Confused about the bond market? Who wouldn’t be? Treasury yields have been falling, typically an indicator of a weakening economy. Yet bonds issued by risky companies have been rising sharply, which usually happens when the economic outlook is bright.
David Kotok, chief investment officer at Cumberland Advisors, says he hasn’t seen a market as perplexing as today’s in his nearly 50-year investment career. He cites a variety of reasons for the current contradictions: trade tensions between the U.S. and China, changes in central banks’ plans for their bond-buying programs, the Federal Reserve’s decision to pause its interest-rate increases, ongoing deterioration in corporate credit quality, and conflicting signals from financial markets.
“I don’t ever recall conditions like these,” says Kotok, who co-founded Cumberland in 1973.
The good news for investors is that the confusion creates opportunity—if you know where to look and are willing to take a point of view about the direction of interest rates and the outlook for bond issuers. It also helps not to panic about the recent inversion of the U.S. Treasury yield curve, when the benchmark 10-year Treasury yield fell below the yield on the three-month bill. Yield-curve inversions are widely considered harbingers of a recession within the next 18 months, although last month’s inversion lasted barely a week.
Even if a countdown to recession has begun, some bond bulls see room for yields to fall and prices to rally further thanks to the Fed’s newly cautious stance on interest rates. When the central bank indicated in February that it was pausing its interest-rate hikes and planning to stop shrinking its balance sheet, it took the pressure off the bond market, says Bob Michele, chief investment officer and head of fixed income at J.P. Morgan Asset Management. As a result, his team has been buying relatively risky debt, including emerging-market debt denominated in foreign currencies.
It is also adding high-yield bonds and the so-called BBBs, or corporate bonds rated triple-B, three or fewer levels above junk. “We like every bond out there,” Michele says.
The problem is that other investors seem to like bonds, too. High-yield and investment-grade bond markets have returned 7.5% and 4.7%, respectively, year to date through April 2. The bonds with the highest credit quality have outperformed their riskier peers in both markets.
There is a good reason for that. If the U.S. is heading for a recession, companies that issue lower-rated bonds could have more trouble making their payments. But if the U.S. manages to avoid a recession for months—or even years—the best opportunities could lie in the scariest corners of the bond market.
Jim Schaeffer, deputy chief investment officer of Aegon Asset Management, says his firm is buying riskier bonds. In the investment-grade bond market, that means BBBs. They yield 4%, above the broader investment-grade bond market’s 3.7%, according to Bloomberg Barclays Indices.
In the high-yield market, Schaeffer is buying cheap bonds rated B+, B, and B-, between four and six levels below investment-grade. Those bonds yielded 7.4% as of April 2, above the broader high-yield market’s 6.3% yield.
Schaeffer also holds some CCCs, bonds with the credit rating nearest default. But he’s taking extra care. While these bonds yield nearly 7.5%, some of the companies end up defaulting, making individual selection critical.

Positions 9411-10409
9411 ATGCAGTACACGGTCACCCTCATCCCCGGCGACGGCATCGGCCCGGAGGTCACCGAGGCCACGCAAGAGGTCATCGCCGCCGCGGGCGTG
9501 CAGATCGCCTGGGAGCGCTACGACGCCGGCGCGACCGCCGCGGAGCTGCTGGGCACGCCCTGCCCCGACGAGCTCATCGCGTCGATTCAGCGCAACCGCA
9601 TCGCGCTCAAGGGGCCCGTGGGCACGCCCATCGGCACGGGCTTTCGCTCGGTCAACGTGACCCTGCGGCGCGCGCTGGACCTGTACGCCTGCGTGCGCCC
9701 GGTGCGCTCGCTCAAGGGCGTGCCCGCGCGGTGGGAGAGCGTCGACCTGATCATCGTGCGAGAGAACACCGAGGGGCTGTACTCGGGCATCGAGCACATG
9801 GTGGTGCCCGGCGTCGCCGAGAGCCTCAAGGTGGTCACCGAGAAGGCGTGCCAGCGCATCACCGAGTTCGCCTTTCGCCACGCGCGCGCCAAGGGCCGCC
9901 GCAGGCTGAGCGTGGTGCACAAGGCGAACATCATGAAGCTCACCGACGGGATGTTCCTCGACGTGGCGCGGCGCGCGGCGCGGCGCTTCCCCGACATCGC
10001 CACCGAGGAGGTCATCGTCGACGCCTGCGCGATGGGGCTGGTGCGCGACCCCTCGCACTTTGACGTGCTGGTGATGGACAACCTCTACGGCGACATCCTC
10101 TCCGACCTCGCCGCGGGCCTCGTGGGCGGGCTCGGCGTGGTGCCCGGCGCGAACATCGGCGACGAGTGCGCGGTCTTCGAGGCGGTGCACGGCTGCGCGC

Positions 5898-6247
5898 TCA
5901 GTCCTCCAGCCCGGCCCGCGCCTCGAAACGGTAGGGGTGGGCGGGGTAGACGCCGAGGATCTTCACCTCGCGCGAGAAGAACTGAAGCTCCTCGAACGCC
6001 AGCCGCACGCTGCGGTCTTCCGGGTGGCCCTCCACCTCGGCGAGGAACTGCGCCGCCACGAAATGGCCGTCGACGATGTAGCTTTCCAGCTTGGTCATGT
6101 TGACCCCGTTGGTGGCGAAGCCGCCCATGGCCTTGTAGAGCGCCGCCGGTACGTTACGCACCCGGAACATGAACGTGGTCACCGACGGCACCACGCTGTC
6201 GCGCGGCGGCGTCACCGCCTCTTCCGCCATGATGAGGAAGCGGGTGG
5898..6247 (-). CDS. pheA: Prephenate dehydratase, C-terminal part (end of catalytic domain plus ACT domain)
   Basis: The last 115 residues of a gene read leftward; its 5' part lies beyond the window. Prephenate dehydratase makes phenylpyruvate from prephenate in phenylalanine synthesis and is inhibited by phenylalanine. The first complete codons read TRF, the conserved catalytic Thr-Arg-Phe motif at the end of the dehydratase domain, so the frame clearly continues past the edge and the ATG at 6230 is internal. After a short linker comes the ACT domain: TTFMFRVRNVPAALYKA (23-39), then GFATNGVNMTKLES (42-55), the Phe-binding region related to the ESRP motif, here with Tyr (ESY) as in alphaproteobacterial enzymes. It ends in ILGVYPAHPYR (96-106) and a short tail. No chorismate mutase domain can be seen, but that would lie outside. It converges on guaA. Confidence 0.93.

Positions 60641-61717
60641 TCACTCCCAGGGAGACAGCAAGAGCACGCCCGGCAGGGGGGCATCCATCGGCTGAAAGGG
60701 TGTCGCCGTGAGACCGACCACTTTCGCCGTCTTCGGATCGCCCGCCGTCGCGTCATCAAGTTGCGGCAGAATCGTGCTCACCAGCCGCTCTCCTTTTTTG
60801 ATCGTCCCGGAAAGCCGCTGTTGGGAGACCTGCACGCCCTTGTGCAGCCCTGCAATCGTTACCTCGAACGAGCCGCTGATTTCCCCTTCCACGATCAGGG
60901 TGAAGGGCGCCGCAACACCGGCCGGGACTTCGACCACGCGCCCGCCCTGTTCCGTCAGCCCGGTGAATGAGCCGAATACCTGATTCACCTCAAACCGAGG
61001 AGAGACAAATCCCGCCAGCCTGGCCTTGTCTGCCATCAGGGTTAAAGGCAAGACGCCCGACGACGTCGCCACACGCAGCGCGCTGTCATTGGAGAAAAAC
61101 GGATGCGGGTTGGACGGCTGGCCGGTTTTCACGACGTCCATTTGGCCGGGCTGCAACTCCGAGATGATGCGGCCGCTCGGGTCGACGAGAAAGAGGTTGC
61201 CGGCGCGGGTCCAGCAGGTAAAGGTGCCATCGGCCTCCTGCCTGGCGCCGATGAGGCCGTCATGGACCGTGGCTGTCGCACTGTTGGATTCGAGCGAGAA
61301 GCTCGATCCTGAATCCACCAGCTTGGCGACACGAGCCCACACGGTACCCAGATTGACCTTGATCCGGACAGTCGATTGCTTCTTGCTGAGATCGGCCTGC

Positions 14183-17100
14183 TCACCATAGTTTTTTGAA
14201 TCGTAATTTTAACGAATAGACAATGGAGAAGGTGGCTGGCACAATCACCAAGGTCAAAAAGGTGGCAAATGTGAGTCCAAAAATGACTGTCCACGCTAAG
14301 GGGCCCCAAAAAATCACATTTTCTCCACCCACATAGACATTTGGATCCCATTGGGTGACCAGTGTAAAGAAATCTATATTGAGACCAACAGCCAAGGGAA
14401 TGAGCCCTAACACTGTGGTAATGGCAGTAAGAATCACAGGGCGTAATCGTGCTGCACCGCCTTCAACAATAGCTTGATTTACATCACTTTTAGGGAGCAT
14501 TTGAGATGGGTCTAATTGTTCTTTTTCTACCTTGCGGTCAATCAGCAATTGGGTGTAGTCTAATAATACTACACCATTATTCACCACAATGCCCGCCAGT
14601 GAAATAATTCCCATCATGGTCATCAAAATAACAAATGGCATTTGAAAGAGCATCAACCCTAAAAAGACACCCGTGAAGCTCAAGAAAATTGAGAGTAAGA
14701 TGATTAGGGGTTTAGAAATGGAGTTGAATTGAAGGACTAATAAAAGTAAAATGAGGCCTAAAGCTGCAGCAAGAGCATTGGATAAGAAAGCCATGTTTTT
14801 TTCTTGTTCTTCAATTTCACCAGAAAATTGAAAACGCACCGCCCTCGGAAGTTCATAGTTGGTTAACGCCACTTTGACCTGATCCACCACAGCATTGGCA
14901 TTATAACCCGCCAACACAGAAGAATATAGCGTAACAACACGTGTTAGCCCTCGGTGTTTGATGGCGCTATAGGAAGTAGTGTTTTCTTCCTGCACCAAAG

The Fidelity Advisor High Income Advantage fund (FAHDX) and the Loomis Sayles High Income Opportunities fund (LSIOX) both take more risk than the average high-yield bond fund, and should allow investors to play this theme. Both are rated five stars by Morningstar.
Not everyone has the stomach for that kind of risk, however. Timing a recession is a tricky business, and bond markets are relatively illiquid, which can mean big losses if the turn is missed. Cumberland's Kotok, for one, warns against playing in the riskiest parts of the bond market. “People who are chasing yield in high-yield markets are playing with fire,” he says. “Sooner or later, there’s a price to be paid for doing so.”
Instead, Kotok recommends investors take a two-pronged approach: First, he says, buy long-dated municipal bonds with high credit ratings to collect tax-free yield, since they have been inexpensive recently compared with Treasuries.
On April 2, such long-dated muni bonds yielded 3.1% versus the 2.9% yield available on a 30-year Treasury. Financial markets indicate that traders expect the Fed to pause its rate increases for this year, and cut rates after that. If the market is right, the long-term muni bet should pay off because long-duration investments benefit most when interest rates fall.
The Vanguard Long-Term Tax-Exempt fund (VWLTX) is a solid choice among funds that own long-term munis.
Kotok advises investors to pair long-dated munis or muni funds with floating-rate munis to partially offset the risk of rising rates. Or, he said, investors can pair such investments with simple government money-market funds as yields above 2% can be found at most online brokers.
That’s the silver lining to the bond market’s current conundrum. Recession or no, there are short-term, safe assets that yield more than 2%, and ways to lock in higher yields with some downside protection.
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